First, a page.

"What is a cult film? A cult film is one that has a passionate following, but does not appeal to everyone. James Bond movies are not cult films, but chainsaw movies are. Just because a film has become a cult movie does not automatically guarantee quality. Some are very bad; others are very, very good. Some make an awful lot of money at the box office; others make no money at all. Some are considered quality films; others are exploitation movies. One thing cult movies do have in common is that they are all genre films - for example gangster films or westerns. They also have a tendency to slosh over from one genre into another, so that a science fiction film might also be a detective movie, or vice versa. They share common themes as well, themes that are found in all drama: love, murder and greed." - of the British TV film slots accompanied by an introduction perhaps the most celebrated is Moviedrome, running between 1988 and 2000 and presented first by Repo Man director Alex Cox and then film critic Mark Cousins. [more inside]
"Let's do those drive-in totals. We have: Nineteen dead bodies (plus fragments). Ten breasts (shame on you, TNT censors). Two zombie breasts. One-hundred twenty-five zombies. Mummy dogs. One-half zombie dog. Ten gallons blood. Brain-eating. Gratuitous embalming. Zombie fu. Nekkid punk-rocker fondue. Gratuitous midget zombie. Torso S&M. One motor vehicle chase (totalled by zombies). Pool cue fu. No aardvarking. Heads roll. Brains roll. Arms roll. Hands roll. Joe Bob says, Check It Out." Only on MonsterVision. [more inside]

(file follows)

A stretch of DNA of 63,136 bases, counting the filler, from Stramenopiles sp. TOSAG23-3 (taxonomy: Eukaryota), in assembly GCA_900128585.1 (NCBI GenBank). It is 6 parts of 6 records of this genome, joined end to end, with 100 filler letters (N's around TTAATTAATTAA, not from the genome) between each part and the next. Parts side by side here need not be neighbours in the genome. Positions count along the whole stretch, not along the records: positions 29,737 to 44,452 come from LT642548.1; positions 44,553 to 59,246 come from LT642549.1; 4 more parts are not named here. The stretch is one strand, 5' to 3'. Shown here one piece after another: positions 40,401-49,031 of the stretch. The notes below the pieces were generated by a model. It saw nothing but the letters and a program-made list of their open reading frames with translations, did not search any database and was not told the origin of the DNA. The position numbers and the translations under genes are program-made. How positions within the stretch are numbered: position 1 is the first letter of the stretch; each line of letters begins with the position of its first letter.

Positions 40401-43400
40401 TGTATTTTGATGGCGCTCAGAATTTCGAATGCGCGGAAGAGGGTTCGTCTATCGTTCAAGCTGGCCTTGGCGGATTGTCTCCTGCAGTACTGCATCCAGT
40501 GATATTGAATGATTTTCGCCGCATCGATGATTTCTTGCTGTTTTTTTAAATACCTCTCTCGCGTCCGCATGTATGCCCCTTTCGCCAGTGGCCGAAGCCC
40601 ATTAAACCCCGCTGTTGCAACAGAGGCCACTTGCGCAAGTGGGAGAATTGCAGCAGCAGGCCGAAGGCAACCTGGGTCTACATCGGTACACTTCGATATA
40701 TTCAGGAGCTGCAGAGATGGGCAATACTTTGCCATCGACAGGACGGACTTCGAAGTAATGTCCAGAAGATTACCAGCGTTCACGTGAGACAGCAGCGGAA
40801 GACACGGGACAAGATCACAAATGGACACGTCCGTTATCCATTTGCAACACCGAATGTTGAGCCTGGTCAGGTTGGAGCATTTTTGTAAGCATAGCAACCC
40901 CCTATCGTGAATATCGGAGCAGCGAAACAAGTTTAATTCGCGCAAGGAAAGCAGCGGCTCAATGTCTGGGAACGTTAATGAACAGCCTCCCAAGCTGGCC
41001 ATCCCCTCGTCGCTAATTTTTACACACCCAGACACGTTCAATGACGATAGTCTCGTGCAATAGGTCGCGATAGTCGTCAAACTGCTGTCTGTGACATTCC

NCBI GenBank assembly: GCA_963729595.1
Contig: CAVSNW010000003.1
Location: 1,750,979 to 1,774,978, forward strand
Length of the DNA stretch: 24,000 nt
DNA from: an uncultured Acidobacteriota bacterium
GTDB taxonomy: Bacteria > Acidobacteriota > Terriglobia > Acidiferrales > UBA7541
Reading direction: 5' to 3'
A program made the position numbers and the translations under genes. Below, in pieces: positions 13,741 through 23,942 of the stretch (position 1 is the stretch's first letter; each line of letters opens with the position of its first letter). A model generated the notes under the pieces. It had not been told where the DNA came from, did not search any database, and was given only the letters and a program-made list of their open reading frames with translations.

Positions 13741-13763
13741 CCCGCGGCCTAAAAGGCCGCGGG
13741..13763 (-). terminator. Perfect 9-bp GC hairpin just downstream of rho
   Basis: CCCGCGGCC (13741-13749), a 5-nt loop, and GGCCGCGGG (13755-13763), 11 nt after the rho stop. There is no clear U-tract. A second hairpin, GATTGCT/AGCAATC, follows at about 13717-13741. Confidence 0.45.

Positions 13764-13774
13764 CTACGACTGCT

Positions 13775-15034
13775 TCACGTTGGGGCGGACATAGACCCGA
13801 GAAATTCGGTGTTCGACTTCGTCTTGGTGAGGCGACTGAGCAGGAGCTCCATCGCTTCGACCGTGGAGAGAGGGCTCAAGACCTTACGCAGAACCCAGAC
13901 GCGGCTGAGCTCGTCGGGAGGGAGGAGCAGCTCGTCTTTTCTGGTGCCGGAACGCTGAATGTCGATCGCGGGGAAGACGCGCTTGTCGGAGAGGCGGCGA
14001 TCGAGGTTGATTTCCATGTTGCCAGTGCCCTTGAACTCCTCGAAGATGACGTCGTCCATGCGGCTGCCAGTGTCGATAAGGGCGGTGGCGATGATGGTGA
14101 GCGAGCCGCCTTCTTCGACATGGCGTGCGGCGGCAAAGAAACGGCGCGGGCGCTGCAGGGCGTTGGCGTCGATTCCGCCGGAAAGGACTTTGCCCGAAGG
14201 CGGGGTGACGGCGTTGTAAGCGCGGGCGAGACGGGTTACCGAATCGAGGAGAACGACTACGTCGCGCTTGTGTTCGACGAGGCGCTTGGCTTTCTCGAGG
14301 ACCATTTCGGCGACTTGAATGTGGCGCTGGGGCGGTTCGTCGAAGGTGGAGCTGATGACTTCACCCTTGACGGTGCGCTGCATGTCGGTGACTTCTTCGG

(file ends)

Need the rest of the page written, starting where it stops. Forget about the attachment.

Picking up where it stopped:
Nobuhiko Obayashi's House (also called Hausu) has been a cult film legend pretty much since its 1977 release in Japan. As director, Obayashi alchemizes the usual horror trappings (seven pretty young girls, each defined by one personality trait, visit a mysterious aunt who lives in a creepy house in the middle of nowhere) into a glorious, barely coherent, eminently watchable fever dream. The film has been discussed by those in the know for some time, but unless one knew who to ask, or lucked into the right festival, actually seeing the movie outside of the trailer or scenes on Youtube has been a bit of a difficult task. This particular injustice has officially been remedied, in a move for which very few people were calling out, but more might have if they'd known about it: House has been released on region 1 DVD and Blu-Ray by no less an entity than the Criterion Collection, finally taking its rightful place in cinematic history alongside such films as Rashomon, The Seventh Seal, and Olivier's Hamlet. Just in time for that Halloween party! Provided you not only want your guests to be entertained but also thoroughly bewildered and maybe slightly shellshocked.
Trailers From Hell. Cult directors (and other industry types) introduce and comment on trailers for cult films. For instance, Allison Anders on Peeping Tom, Rick Baker on The Man Of A Thousand Faces, Joe Dante on Attack Of The 50 Foot Woman, Jack Hill on White Heat, Dan Ireland on The Haunting, Mary Lambert on The Masque Of The Red Death and Edgar Wright on Carnage. (Flash menu and intro unfortunately)